Not long ago, I was watching a YouTube Video on a topic I really care about, the title was “Designing the Vehicle of the Future,” published on December 11, 2013 by the Aspen Institute, it was one hour long. After watching this I was reminded that one reason smart people may not want to watch long videos, is because most of them suck. The documentaries done professionally are okay, but the panel discussions are very weak in content, mostly people tip-toeing over the other panelists’ views in some sort of a bogus groupthink dance.

Then comes the questions, where the talk actually gives more chance to learn something, however half of the questions truly are stupid, and yet again, the panelists do a dance saying something like; “great question” even though the question sucked. By the time the panelist discussion is over, you’ve heard from brilliant people in industry, but you didn’t learn anything you didn’t know if you are half up on the industry, at least that’s been my experience.

Next, those long single speaker lectures, well, they are sometimes good, but if the speaker isn’t good, they really do a disservice to the topic, actually turn people off. In the form of a college course, it causes people to quit the program, and perhaps not watch another. What I am saying is this. Maybe people’s attention span isn’t as short as we think, maybe those publishing videos are just putting up crappy content – content which is insufficient for the curious, inquisitive and up on the topic mind. Please consider all this and think on it.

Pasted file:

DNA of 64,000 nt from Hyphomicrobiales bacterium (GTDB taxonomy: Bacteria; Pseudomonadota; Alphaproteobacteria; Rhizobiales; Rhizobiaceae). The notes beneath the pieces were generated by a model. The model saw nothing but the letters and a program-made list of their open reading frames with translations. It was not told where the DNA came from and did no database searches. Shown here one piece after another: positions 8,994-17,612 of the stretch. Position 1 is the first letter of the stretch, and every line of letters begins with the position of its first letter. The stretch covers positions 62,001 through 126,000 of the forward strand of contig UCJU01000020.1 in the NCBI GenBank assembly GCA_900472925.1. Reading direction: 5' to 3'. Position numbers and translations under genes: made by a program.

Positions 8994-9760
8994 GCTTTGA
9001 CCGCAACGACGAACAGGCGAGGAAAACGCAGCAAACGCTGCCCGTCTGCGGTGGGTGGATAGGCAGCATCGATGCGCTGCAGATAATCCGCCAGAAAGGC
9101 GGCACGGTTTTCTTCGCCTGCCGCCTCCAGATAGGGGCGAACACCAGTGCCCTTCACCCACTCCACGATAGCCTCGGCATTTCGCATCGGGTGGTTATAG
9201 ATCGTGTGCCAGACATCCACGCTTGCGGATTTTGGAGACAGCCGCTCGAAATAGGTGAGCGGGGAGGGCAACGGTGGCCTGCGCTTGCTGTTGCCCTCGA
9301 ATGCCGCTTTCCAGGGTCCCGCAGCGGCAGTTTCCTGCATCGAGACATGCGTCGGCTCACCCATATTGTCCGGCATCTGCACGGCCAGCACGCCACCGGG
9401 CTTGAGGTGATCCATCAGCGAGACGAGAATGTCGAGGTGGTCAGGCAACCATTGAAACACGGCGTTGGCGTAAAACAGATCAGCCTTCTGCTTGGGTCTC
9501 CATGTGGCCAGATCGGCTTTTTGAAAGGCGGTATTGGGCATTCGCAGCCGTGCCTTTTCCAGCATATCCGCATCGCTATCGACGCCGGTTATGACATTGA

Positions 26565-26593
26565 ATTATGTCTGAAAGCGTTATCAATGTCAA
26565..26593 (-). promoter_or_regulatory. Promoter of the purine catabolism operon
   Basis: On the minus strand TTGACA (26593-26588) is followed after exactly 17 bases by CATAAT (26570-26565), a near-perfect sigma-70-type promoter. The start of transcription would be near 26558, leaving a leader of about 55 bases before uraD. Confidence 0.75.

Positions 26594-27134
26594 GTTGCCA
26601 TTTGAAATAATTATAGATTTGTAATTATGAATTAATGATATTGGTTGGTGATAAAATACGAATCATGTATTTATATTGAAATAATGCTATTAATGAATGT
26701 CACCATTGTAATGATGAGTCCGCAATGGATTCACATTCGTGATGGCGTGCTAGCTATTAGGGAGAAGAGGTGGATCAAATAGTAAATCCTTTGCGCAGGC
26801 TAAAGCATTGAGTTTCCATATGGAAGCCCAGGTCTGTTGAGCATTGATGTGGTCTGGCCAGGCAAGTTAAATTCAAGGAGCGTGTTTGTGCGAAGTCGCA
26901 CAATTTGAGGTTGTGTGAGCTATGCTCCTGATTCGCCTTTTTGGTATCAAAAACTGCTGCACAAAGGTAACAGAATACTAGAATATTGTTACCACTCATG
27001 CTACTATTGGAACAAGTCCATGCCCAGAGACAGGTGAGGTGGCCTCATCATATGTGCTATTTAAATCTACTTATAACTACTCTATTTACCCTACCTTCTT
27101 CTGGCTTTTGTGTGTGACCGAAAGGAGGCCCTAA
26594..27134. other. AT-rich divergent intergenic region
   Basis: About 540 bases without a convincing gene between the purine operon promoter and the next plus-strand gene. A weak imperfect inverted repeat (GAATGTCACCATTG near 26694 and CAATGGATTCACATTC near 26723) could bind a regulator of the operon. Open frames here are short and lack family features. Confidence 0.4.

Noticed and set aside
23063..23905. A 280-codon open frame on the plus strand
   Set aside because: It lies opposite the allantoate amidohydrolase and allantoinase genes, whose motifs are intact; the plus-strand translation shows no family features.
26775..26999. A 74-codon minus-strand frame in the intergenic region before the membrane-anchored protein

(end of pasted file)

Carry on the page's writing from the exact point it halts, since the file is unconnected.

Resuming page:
Big Money in How-To Videos

This is a business that has made us BIG MONEY, How-To Videos.
In this article, you too will learn how to get into this lucrative business!
How-to videos can become very profitable, especially if you choose an interesting topic.

Obviously the first thing you’ll need, if you don’t have one already, is a good quality camcorder.
Get the best model you can afford, preferably with 3 CCD’s (Optical Pickups), and manual override controls.

Next you’ll need a good quality tripod, for steady shots.
Some good quality lights to illuminate your subjects.

Like video, good audio is just as important.
Make sure you have some good quality electric condenser and dynamic microphones on hand.
To monitor your audio properly, headphones are a must.
Get professional quality headphones.

A fast computer system, with a video capture card and editing software is a must.

The last thing you’ll need is a production video monitor, and monitor speakers.

Now that you’ve got your equipment, you need to do some research.
Go down to the local library or book store, and check out some how-to books.
Once you’ve produced your video, you’ll need to duplicate it.

The best way to do this in house (For Short Runs Only), is with a DVD duplicator.
If you need a large quantity (1000 Or More), you’ll be better off sending them out to be replicated.

You may have some customers that will prefer VHS tapes over DVD’s.
It may be a good idea to keep some VCR’s around with a distribution amp, this way you can cater to a larger audience.

To design your video cover, you’ll have to get some photo imaging software, and a good color printer.

Advertise your product online, in magazines and newspapers, to get the word out.

If You Find This Article Useful, Please Link To It!